"Martial arts has changed more in the last 20 years than the 2000 years before it"

Discussion in 'Koryu Bujutsu' started by Christianson, Jun 29, 2014.

  1. Pretty In Pink

    Pretty In Pink Valued Member MAP 2017 Gold Award

    Interesting. What do you think traditional martial arts offer that MMA doesn't? Other than weapons training, for arguements sake :)
     
  2. FunnyBadger

    FunnyBadger I love food :)

    Uniforms and bright coloured belts :)
     
  3. Mitlov

    Mitlov Shiny

    There's been more changes in 30 years than the 2,000 preceding it? Come on. The past two thousand years have included everything from the construction of the Roman Colosseum, to medieval jousting tournaments, to Taekkyon tournaments in Korea, to all the different Koryu styles in Japan, to first-blood dueling in late 19th-century and early 20th-century Europe, to Gichin Funakoshi's invention of karate sanitized for children to practice "character-building." The difference between martial arts in the 1980s and today is very, very narrow in contrast...especially when you consider that boxing, wrestling, and judo have been basically unchanged in the past 30 years, and simply are a bigger piece of the pie (and are now being incorporated into MMA competitions instead of solely having their own competitions).
     
    Last edited: Jan 27, 2015
  4. The Iron Fist

    The Iron Fist Banned Banned

    If by 70's craze you mean David Carradine's show and "Enter the Dragon", my personal opinion is that those helped sell more laundry detergent (i.e. commercial time) and movie tickets than martial arts training. Sure they probably increased interest in signing up to classes and so forth but where is the "boom" in tournaments and venues to go along with it? SO no the 70's were more commercial (which makes sense given the generation). For every one person who saw "Enter the Dragon" or "Kung Fu: the show" and saw their calling to learn Shao lin quan fa, there were probably 99 people who did a lot of jumping around with a fierce dragon roar in between mugs of beer and pretzels. It was "showtime". Now many people will argue the same thing about the UFC/MMA era but you know where it differs? The blood on the floor is where it differs.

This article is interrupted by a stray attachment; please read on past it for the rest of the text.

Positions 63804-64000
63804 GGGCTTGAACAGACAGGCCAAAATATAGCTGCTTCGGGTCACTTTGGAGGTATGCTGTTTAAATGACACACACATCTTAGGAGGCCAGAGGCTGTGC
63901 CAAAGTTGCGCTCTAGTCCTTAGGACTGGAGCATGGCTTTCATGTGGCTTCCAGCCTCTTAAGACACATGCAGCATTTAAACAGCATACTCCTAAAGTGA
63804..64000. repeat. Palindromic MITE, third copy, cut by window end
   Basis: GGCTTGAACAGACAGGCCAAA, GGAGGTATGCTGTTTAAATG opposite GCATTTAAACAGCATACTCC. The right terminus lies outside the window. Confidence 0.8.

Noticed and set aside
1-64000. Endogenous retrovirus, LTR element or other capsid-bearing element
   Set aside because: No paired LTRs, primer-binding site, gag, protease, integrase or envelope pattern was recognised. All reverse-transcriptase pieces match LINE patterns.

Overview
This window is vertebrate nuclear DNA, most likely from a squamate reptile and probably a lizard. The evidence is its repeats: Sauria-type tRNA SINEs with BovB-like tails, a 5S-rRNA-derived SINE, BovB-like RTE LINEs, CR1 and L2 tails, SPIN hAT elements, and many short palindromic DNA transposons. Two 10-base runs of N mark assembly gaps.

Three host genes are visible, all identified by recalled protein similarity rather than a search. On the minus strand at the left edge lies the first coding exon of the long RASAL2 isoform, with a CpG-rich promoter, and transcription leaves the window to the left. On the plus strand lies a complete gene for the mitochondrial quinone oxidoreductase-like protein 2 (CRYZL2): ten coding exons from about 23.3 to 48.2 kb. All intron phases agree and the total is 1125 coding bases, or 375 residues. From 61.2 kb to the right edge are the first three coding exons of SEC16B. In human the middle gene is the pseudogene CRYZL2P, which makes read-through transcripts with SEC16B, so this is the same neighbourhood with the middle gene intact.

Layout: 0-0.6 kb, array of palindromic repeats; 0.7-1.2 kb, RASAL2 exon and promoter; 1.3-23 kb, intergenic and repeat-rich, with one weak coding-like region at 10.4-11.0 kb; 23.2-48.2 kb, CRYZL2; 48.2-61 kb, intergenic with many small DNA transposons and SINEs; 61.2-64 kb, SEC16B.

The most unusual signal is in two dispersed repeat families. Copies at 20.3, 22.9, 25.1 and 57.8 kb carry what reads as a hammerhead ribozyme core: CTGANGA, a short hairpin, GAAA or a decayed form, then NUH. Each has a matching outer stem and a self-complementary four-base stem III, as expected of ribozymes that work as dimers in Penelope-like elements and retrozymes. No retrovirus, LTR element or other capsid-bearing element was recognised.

5. David Harrison

    David Harrison MAPper without portfolio

    You could also argue that MMA wouldn't exist if it weren't for the 1% of people who stuck with MA after seeing Enter The Dragon.

    I get that you're talking about a qualitative difference, but I was thinking more about a quantitative difference.
     
  6. David Harrison

    David Harrison MAPper without portfolio

    And the chance to call yourself a "warrior" without ever having to be in a fight :p
     
  7. The Iron Fist

    The Iron Fist Banned Banned

    For argument's sake, I will stick to what I know which is Hung gar and a little bit of Okinawan karate. From Hung gar I learned a lot about Cantonese fighting culture, which quite frankly is more interesting than the last 20 years of UFC in that there is so much historical context there (i.e. lots of threads to follow and learn about), simply training in boxing, kicking, throwing in and of themselves is not as interesting. Physically yes training all those things is intense and enjoyable...for about an hour or two. The rest of the time when you are searching for interesting topics. It's like the difference between training boxing or karate or MMA or anything and working up a sweat maybe improving a skill (the physical), versus expanding your knowledge of the history of boxing, and all the great boxers, the qualities of the great karateka or judoka of Japan, or wu shu artists of China. For me that is where it gets more interesting. Why did they fight, what motivated them, what did THEY think about martial arts?

    Consider China, Thailand, Japan....you can learn the physical arts from those places or learn MMA to get the fighting bits without the rest...then you can learn about the artists themselves which requires moving beyond fighting. Wong Fei Hung, Miyamoto Musashi...are you a Muay Thai guy? Check out Nai Khanomtom, a "patron saint" of Muay Boran if you have the time. MMA's got nothing on Nai Khanomtom my friend :) So to me there is fighting (MMA, etc) and then there is knowledge of fighting. Knowledge of fighting will never make you a good fighter (if reading books about martial arts history made you great at it, I'd be the Grand Poobah), but to the fighter, knowledge is power! Cheesy I know, but true, and I believe it.

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    Last edited: Jan 27, 2015
  8. SWC Sifu Ben

    SWC Sifu Ben I am the law